David Weiner is a guest blogger for JewishJournal.com. He is currently in Geneva attending the Durban Review Conference (also referred to as Durban 2) as part of a delegation representing the American Jewish Committee, composed of roughly 15 young professionals.
Armed with his laptop, still camera, and flip video camera, David will be providing continuous updates and sharing his own thoughts and experiences from Durban 2.
For background information on the conference, please refer to the official UN website or AJC’s web site.
Monday, 1:30 AM
I arrived in Geneva around 10:30 AM on Sunday, and met up with the rest of the American Jewish Committee delegation. The city couldn’t feel more tranquil, which is odd considering Mahmoud Ahmadinejad is preparing to welcome the Durban Review Conference at 3:14 pm the next day. Iran is one of the Human Rights Committee member states in charge of organizing this conference to combat racial discrimination.
As I get ready for bed, the breaking news on states not attending the conference comes fast and furious. The United States officially pulled out, and we got late word that Germany is also out. The main issues at play remain language in the outcome document that could be used to suppress free speech, as well as endorsement of the 2001 outcome document which casts the Israeli/Palestinian struggle in a racial light – rather than a nationalist or political conflict.
Reflections on the Day
Here are some of the debates I witnessed at programs during the day:
Should states engage the process or withdraw?
At a UN Watch sponsored summit in the afternoon, this debate was raging. Some argued that the US was correct in sticking to its red lines, offering the US credibility in the future. Others argued that if the EU were to pull out, then states like Iran would control the agenda of the conference.
How far should the right of free speech extend?
A panel, including first amendment lawyer Floyd Abrams and European activists and politicians, revealed some differences in the American and European approaches – especially as they attempted to draw the line at language that incites violence. (Think of how the US and Europe differ on the treatment of those expressing public support for Nazi ideas.) Abrams lamented during the panel, “Are we really sitting here talking about adopting a document that makes it illegal to say something bad about religion? This is very sad.” Abrams pointed out that the current language in the outcome document is a blatant attempt by the block of 57 Islamic states to stifle criticism of Islam.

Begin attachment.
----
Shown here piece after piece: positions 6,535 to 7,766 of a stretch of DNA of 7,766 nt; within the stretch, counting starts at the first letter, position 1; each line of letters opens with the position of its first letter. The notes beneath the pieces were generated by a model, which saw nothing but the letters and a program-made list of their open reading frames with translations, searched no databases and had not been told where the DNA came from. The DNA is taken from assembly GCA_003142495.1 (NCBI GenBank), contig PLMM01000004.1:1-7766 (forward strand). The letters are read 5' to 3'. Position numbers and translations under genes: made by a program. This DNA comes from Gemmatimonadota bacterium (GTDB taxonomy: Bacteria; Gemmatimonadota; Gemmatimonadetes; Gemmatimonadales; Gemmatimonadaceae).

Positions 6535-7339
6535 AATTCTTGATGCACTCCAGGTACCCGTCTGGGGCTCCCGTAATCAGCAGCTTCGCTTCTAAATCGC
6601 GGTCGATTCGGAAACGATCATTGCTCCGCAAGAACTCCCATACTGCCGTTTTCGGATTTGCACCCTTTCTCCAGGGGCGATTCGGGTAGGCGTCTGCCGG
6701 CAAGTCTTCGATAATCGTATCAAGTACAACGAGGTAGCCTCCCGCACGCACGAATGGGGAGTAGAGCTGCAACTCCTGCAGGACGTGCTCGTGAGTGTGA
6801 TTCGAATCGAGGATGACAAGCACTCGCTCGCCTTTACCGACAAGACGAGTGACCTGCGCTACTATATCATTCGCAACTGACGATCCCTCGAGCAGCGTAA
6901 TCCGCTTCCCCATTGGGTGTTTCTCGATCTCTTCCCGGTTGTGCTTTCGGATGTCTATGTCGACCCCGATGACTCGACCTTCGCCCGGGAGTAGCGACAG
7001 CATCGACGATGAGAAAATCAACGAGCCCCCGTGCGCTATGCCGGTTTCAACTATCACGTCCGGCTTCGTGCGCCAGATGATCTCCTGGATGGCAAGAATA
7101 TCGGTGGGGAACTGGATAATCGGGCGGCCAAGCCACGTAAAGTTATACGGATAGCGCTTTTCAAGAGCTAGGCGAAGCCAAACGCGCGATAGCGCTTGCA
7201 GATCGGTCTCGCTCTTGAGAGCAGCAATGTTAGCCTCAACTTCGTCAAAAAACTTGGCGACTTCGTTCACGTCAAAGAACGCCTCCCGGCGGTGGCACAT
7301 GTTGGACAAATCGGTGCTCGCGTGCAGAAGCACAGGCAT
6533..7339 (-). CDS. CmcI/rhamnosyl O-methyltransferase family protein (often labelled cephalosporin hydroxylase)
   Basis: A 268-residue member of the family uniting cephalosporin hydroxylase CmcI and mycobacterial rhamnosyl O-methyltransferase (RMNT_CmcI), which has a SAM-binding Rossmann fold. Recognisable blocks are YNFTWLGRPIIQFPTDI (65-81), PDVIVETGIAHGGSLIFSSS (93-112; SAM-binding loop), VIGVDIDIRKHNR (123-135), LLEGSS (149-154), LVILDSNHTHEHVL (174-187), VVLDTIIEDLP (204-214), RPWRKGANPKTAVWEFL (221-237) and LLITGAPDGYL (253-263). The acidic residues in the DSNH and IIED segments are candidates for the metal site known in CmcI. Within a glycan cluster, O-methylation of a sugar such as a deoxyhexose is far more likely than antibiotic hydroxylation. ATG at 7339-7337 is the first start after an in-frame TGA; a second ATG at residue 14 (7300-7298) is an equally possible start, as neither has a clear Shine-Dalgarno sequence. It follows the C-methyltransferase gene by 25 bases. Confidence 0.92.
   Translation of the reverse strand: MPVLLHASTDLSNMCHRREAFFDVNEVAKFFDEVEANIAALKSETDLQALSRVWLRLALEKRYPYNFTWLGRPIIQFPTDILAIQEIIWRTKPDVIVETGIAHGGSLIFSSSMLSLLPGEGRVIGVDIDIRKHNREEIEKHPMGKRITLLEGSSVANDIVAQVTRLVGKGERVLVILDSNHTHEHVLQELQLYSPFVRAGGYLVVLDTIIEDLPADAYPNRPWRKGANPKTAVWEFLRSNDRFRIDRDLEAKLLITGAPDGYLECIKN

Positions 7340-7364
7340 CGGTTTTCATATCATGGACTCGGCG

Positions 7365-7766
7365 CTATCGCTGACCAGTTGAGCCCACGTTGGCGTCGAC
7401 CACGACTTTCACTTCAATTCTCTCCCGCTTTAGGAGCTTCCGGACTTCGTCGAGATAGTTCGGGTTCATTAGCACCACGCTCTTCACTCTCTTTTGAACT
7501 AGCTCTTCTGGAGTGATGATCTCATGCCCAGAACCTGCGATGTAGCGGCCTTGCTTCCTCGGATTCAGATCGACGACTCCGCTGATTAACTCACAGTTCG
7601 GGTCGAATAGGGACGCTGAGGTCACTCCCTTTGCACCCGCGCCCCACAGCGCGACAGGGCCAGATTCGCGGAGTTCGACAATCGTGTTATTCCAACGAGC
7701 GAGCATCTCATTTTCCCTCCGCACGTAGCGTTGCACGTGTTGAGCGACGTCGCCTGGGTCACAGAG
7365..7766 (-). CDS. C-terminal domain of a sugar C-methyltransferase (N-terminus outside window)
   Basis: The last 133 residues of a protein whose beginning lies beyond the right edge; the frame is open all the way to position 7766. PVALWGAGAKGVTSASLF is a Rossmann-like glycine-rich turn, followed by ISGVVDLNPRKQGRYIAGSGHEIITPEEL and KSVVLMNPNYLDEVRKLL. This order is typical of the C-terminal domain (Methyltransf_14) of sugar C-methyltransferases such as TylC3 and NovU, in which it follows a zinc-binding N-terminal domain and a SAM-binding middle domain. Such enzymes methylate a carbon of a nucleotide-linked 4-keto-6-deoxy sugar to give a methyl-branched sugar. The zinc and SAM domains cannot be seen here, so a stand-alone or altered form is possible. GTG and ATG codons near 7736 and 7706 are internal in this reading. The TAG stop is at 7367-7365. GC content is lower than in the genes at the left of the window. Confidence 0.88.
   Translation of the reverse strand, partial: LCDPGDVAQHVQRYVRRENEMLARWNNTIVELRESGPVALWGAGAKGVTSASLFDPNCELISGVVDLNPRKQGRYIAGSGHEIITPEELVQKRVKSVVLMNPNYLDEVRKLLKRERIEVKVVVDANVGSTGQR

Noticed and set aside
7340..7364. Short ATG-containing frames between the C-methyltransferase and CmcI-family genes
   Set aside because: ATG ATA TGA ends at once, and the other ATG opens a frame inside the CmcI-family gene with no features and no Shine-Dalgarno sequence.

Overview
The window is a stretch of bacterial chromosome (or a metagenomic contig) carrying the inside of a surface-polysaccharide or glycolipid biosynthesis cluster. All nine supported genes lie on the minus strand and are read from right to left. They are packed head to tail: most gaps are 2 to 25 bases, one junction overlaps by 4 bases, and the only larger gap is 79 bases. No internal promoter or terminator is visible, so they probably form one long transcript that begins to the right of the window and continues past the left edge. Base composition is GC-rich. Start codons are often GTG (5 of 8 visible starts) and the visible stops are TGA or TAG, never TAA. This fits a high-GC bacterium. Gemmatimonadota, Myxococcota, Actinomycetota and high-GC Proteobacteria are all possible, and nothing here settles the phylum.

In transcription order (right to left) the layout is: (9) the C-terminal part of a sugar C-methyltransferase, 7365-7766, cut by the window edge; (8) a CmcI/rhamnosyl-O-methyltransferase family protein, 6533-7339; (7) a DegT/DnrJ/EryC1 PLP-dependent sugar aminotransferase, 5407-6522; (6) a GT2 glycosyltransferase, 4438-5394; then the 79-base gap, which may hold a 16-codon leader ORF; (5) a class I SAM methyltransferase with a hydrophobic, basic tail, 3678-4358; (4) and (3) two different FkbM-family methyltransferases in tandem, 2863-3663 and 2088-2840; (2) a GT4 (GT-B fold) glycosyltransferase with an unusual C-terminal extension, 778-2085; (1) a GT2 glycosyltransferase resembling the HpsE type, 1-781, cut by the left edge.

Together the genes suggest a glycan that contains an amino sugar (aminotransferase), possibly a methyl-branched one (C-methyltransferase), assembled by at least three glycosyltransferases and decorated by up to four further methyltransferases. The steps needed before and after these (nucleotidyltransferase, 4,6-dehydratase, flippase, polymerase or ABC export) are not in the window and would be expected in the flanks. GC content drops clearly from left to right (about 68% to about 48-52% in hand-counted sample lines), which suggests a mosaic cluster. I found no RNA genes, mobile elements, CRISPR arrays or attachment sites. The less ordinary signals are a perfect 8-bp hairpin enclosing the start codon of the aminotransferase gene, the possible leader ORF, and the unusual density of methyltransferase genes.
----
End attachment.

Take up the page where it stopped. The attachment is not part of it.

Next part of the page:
- What constitutes Islamaphobia? In the context of drawing lines of free speech, I heard an impassioned presentation by an Islamic activist who asked: If criticizing the religion in any way is labeled Islamaphobic, then I am an Islamaphobe.
Reflections in Lake Geneva
At the concluding session at the Geneva Summit for Human Rights, Tolerance and Democracy organized by UN Watch, the mood became darker. Ambassador Zimeray, the French Ambassador for Human Rights, said that the feelings of Durban 1 are returning as we get set to begin Durban 2. He said the scapegoating of Jews is “reflected in the waters of Lake Geneva.” Targeting Israel is again being used to shift attention from the important issues of racism.
An analyst from the Heritage Foundation: An attempt to create a unified standard for fighting racism has turned into damage control
Ambassador Moses, Chair of UN Watch: “The cause of human rights has been hijacked.”
Gearing up for the Conference….
Our delegation had dinner at the Chabad Centre with the European Union of Jewish Students. We numbered over 100 and there were several speeches in preparation for the days to come. (I will post a separate entry on this dinner – not to describe the pasta, but to share the many conversations with young European Jews and the speeches.)
Ultimately, the point of this conference is to attempt to transcend rights beyond political borders. In order to succeed, I believe that the key is to engage – engage in the process, engage with people who are implementing fresh ideas and programs, engage and understand the victims, and even engage those who might not share the same views.
It’s this last form of engagement that I feel is the most challenging, yet potentially the most critical in creating change. How can I contribute to this process? Will the tranquil setting of Geneva change once the official conference begins? What will Ahmadinejad say on the opening day of the conference, the same day that Yom Hashoah will be commemorated with an event featuring Elie Wiesel?
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